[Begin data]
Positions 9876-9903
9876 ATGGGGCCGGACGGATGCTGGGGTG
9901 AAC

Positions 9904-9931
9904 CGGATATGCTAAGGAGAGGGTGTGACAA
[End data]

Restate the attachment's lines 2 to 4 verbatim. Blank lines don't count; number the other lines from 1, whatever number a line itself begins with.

9876 ATGGGGCCGGACGGATGCTGGGGTG
9901 AAC

Positions 9904-9931